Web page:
American Academy of Neurology Issues New Guidelines for Off-Label Use of Epilepsy Medications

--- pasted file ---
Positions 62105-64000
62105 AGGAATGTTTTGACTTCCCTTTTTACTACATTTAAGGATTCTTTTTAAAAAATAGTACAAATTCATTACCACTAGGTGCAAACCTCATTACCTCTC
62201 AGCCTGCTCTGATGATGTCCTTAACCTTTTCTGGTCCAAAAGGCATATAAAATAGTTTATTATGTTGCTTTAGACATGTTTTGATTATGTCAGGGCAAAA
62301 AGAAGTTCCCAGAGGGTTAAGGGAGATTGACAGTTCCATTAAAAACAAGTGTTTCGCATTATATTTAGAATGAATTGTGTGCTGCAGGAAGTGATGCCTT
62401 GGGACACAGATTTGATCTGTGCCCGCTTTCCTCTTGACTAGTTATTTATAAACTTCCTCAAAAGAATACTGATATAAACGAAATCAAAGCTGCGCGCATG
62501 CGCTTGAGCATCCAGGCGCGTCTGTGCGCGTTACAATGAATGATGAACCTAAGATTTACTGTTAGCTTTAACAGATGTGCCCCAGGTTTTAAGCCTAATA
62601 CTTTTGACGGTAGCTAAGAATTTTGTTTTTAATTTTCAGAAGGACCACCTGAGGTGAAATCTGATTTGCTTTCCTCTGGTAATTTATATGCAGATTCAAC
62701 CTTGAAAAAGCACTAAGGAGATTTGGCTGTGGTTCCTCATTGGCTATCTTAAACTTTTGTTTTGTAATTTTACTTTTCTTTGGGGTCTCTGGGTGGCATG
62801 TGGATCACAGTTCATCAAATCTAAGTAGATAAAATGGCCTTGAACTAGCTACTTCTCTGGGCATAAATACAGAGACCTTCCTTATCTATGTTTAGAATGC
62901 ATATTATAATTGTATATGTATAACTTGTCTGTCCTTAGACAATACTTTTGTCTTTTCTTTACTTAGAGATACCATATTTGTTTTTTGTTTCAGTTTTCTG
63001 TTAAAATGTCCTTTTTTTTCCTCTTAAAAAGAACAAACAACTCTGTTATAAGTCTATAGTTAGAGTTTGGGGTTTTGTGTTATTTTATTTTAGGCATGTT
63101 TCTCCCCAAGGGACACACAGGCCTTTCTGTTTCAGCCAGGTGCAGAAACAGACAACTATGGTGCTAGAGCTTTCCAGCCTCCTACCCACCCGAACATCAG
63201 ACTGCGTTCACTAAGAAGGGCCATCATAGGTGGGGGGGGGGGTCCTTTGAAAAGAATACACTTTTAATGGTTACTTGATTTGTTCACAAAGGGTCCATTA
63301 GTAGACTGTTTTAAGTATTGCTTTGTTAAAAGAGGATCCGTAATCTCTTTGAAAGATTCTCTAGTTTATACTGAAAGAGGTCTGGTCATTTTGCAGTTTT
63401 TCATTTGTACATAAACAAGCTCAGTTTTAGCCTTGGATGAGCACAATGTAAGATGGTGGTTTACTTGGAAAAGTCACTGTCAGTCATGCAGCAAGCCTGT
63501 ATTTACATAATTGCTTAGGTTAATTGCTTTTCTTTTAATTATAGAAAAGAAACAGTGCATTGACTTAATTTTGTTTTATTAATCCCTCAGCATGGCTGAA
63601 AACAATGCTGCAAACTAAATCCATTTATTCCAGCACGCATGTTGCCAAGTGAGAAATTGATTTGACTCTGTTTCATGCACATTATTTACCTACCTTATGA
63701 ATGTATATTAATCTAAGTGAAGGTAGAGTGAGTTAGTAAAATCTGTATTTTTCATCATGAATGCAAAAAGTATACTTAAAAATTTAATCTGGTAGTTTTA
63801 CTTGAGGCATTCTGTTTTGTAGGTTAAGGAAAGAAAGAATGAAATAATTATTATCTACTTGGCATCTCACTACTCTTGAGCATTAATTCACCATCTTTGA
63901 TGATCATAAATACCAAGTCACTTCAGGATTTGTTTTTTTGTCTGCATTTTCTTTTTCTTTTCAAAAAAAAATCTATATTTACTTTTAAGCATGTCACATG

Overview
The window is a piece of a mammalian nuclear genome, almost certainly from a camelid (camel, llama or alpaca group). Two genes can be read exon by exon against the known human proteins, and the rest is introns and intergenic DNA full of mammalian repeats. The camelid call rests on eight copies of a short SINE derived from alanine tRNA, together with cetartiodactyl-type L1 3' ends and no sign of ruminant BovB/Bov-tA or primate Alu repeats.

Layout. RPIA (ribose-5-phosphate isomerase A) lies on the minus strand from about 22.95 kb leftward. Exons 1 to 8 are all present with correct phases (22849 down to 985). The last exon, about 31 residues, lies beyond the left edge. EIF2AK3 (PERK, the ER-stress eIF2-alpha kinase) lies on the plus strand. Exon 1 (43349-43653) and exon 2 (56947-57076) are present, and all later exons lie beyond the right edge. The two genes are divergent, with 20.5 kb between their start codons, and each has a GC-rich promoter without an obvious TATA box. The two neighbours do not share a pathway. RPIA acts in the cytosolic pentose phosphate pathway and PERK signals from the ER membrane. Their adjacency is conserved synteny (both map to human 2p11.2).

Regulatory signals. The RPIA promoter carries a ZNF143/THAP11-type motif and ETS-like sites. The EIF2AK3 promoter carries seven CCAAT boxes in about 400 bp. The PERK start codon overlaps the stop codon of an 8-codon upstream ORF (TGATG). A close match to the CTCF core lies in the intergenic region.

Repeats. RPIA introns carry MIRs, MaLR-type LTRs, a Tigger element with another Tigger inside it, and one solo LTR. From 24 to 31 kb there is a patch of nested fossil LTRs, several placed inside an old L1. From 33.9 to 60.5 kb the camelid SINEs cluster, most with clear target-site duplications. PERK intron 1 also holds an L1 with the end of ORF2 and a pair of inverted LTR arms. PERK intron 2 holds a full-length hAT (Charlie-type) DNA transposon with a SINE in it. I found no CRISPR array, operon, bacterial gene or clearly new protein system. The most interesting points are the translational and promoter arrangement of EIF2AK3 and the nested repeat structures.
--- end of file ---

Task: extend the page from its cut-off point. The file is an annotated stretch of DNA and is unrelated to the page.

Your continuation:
"Frustrated by the drug approval process in the United States," the American Academy of Neurology in San Francisco this week at its annual meeting issued guidelines recommending new epilepsy drugs for "off-label" use as stand-alone treatments, an "unusual step" that "essentially went around" FDA, the Milwaukee Journal Sentinel reports. Only one of the eight epilepsy drugs to enter the U.S. market over the past decade has been approved by FDA as a stand-alone treatment; the rest are approved for use in combination with older drugs. However, researchers in Europe have conducted safety and efficacy tests for the drugs as single treatments. Some of the drugs have European approval for stand-alone use, and AAN researchers say their guidelines are based on a "rigorous and unbiased analysis" of existing research, the Journal Sentinel reports. While the new drugs can cost $1,000 a month, compared with as little as $100 a month for the old treatments, they have fewer side effects and help patients to better control seizures, doctors say. Researchers said the guidelines were necessary to ease some physicians' worries about when and how to prescribe the new drugs. AAN President Sandra Olson, professor of clinical neurology at Northwestern University's Feinberg School of Medicine, said, "The idea is, these are good drugs, and we want them to get used." As some states and insurance companies are trying to cut down on the nearly $2 billion spent annually for the 2.5 million people with epilepsy in the United States, Epilepsy Foundation President Eric Hargis said the guidelines are "good news" for people with the condition, according to the Journal Sentinel (Fauber, Milwaukee Journal Sentinel, 5/2).This is part of the California Healthline Daily Edition, a summary of health policy coverage from major news organizations. Sign up for an email subscription.